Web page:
Hacking for Sales, Part 4

Recently, I got curious what other companies received funding, and when the funding event happened. There’s no better resource for this data than Crunchbase, and it’s another great little Python exercise to get that data out and into a spreadsheet.

First, let’s start with the imports and data sources.

import json, urllib, os, csv
inpath = os.getenv("HOME")+"/data/starting/permalinks.csv"
outpath = os.getenv("HOME")+"/data/finished/funding_data.csv"

I like to define the source of data and its resting place upfront. You’ll see if you keep following me on these, that I’ll always call them inpath and outpath. I also usually run them on my Mac, but sometimes if it’s a big file I’ll shoot it up to my server and let it run there. The os library allows me to define a home path without providing absolute folders, so paths work the same on my Mac as they do on the server.

To make this clearer, my home directory on my MacBook is /Users/rbucks. I keep all of my scripts in /Users/rbucks/scripts/, and my data is all in /Users/rbucks/data/starting/ and /Users/rbucks/data/finished/.

I keep this same file structure on an Ubuntu server, but of course the home directory is different. On Ubuntu, it’s /home/rbucks/. In order to save myself time, and make the same script run locally and on my server, I like to stick os.getenv(“HOME”) in all of my script file paths.

Next, let’s make a function to write a csv.

def write(sales_data):
	f = open(outpath,'a')
	fields = ['permalink', 'total_money_raised', 'dates_raised']
	dw = csv.DictWriter(f, fieldnames=fields)

We covered functions in an earlier post. This one takes a list of dictionaries and writes it beautifully into a csv. All you need to do is tell it which keys to look for (that’s the fields list).

There’s another function called csv.writer but I’m sold now on dictionary writing. Without the keys, you need to offset empty fields when you create the list to write the csv, and the code is much messier. But csv.writer works well enough, and it was my first csv writing tool.

But don’t bother with it. DictWriter is way cooler.

Finally, loop and write.

Here’s the code for the rest of it.

key = "get your key from crunchbase"
cos = csv.reader(open(inpath, 'rU'))
for co in cos:
		sales_data = {}
		sales_data['permalink'] = co[0]
		qry_url = 'http://api.crunchbase.com/v/1/company/%s.js?api_key=%s' % (co[0], key)
		qry_response = urllib.urlopen(qry_url).read()
		qry_result = json.loads(qry_response)
		if qry_result.has_key('error'):
		if qry_result.has_key('total_money_raised'):
			sales_data['total_money_raised'] = qry_result['total_money_raised']
		if qry_result.has_key('funding_rounds'):
			dates = []
			for r in qry_result['funding_rounds']:
				funded_date = "%s/%s/%s" % (r['funded_month'], r['funded_day'], r['funded_year'])				
			sales_data['dates_raised'] = ", ".join(dates)
		print "Ran "+co[0]
	except Exception as detail:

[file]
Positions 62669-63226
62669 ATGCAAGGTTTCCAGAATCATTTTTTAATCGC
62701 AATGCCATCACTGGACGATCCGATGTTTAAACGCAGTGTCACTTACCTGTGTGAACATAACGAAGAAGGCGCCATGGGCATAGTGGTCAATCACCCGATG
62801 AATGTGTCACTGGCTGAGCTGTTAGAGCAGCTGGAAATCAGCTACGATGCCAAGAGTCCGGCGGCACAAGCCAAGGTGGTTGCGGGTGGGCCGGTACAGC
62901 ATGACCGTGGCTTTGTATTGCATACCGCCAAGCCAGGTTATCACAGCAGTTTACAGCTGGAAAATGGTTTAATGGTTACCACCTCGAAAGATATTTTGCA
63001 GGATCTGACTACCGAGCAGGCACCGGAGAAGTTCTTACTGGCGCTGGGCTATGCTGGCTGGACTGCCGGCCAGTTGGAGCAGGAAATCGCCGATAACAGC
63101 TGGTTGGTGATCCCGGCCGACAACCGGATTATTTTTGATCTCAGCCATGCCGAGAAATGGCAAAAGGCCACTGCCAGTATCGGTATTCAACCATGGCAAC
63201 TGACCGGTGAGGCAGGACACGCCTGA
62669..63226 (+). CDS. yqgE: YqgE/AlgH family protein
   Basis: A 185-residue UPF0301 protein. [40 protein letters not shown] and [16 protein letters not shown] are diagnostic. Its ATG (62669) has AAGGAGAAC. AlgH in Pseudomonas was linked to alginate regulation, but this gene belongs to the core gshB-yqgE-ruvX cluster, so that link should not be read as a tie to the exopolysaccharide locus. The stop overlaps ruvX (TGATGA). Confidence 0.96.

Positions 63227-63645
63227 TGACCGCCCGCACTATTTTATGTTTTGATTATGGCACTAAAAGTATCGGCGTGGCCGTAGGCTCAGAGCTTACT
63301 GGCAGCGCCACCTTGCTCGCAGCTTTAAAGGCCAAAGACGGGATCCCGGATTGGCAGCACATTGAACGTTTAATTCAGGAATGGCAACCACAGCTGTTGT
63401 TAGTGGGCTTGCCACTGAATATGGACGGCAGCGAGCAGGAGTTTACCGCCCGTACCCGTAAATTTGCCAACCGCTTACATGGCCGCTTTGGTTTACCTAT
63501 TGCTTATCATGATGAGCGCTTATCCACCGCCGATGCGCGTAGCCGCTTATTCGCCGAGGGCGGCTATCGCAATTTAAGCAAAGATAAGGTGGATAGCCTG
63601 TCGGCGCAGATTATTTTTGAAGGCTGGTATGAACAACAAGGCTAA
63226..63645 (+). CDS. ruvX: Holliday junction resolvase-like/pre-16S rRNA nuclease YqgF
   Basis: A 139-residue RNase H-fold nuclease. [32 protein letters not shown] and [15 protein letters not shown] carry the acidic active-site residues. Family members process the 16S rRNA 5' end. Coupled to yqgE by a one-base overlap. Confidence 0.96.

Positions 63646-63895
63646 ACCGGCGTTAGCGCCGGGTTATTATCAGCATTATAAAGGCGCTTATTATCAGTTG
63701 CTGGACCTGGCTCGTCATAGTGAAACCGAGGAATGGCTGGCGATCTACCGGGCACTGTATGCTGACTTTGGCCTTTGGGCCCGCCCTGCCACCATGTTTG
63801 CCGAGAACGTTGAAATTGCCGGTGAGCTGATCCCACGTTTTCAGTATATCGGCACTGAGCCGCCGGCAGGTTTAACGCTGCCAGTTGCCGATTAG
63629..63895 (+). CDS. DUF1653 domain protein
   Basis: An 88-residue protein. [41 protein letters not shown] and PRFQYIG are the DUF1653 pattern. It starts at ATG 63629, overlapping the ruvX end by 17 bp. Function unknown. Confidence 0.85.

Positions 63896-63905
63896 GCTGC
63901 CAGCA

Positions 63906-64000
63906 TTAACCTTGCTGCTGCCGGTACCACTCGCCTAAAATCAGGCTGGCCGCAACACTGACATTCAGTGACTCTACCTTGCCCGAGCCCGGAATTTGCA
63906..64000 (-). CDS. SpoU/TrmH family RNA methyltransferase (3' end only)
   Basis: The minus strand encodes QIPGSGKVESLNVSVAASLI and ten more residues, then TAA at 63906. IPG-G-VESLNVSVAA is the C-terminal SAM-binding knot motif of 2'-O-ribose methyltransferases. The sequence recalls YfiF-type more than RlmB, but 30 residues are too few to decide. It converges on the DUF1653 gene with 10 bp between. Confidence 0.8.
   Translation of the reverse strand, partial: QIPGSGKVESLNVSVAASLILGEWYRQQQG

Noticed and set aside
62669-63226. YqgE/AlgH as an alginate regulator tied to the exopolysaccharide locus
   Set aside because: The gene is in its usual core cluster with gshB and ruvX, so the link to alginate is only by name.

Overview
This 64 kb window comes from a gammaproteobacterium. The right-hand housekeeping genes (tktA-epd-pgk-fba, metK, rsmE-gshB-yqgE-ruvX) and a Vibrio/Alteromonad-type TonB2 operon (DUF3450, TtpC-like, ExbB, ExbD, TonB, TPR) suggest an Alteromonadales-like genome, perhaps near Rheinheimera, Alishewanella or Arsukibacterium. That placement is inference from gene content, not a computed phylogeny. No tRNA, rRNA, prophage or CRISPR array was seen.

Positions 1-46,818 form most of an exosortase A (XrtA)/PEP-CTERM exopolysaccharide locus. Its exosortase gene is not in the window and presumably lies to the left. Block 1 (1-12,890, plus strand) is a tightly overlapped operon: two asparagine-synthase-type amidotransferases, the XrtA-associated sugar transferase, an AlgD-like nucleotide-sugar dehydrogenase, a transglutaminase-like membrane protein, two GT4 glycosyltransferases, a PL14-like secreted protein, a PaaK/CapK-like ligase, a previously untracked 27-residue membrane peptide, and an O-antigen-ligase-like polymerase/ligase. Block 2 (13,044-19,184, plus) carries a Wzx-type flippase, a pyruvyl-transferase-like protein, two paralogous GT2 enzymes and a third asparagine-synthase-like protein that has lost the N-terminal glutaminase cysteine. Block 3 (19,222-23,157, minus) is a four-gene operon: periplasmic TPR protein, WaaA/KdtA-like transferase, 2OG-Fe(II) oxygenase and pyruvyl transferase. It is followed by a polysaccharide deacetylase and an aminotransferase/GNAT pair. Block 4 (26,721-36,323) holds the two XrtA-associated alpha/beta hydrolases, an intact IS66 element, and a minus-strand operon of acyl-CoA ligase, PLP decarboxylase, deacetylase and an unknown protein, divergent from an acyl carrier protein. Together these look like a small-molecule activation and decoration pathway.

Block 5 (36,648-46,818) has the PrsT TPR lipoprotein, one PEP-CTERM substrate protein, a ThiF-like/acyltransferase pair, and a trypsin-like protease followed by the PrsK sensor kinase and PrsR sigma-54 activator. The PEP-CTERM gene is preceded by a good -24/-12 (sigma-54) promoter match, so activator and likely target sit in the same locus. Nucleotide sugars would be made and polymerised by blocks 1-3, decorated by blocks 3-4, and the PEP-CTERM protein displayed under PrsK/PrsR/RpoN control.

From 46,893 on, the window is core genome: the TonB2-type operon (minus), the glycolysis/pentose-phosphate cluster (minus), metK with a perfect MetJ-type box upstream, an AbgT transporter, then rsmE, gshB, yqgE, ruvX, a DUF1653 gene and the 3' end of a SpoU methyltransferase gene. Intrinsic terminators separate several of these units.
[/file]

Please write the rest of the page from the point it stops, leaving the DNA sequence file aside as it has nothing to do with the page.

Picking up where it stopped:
print "Gah", detail
		print qry_url

I’m going to breeze through this, and I’m not trying to be lazy. If you followed the first three of these, the Python code here should make sense, and if it doesn’t, you should know how to use the Python console to make it make sense.

I load a list of permalinks into a variable called cos via the csv.reader function that we imported in the first step. This csv is little more than a single field with a bunch of permalinks I pulled in Step 3, like this:


If you want to play along, take that list and save it into a file called “permalinks.csv” in your home’s data/starting folder. The csv.reader function loads this into an iterable csv object that I’m calling cos. At each iteration of the for loop, it’s pulling a row into a variable I’m calling “co,” which is a list of row values. To get the first value, I use co[0] (also covered earlier).

Now watch this closely. sales_data is a dictionary, defined by the empty curly brackets. Dictionaries take keys and values, unlike lists which just take values. So in the third line of the loop, I’m adding a key-value pair for ‘permalink’ in my dictionary. I’m defining permalink as that row’s value in the csv. I want to record this permalink in my new csv.

Also note that all of the fields in my write function get defined in this loop. So I create a key-value pair also for ‘total_money_raised’ and ‘dates_raised.’ This is very important! The write function will break if it sees a key in sales_data that’s not defined in the fields list.

The rest of this is same as last time. To learn how this works, take it line by line in the Python console. Go ahead and start with “scripted-com” as your permalink, and play with the JSON response.

qry_url = 'http://api.crunchbase.com/v/1/company/%s.js?api_key=%s' % ('scripted-com', key)
qry_response = urllib.urlopen(qry_url).read()
qry_result = json.loads(qry_response)

(Note: you need to have key defined with your own Crunchbase API key.)

Type qry_result in the Python console and look at the data. There’s a lot. Try iterating through the first level like this:

for r in qry_result:
	print r

Then try printing out the keys in r. Type r[‘total_money_raised’]. Or r[‘funding_rounds’]. You should start to see how this script works, and how awesome JSON data is for salespeople to work with.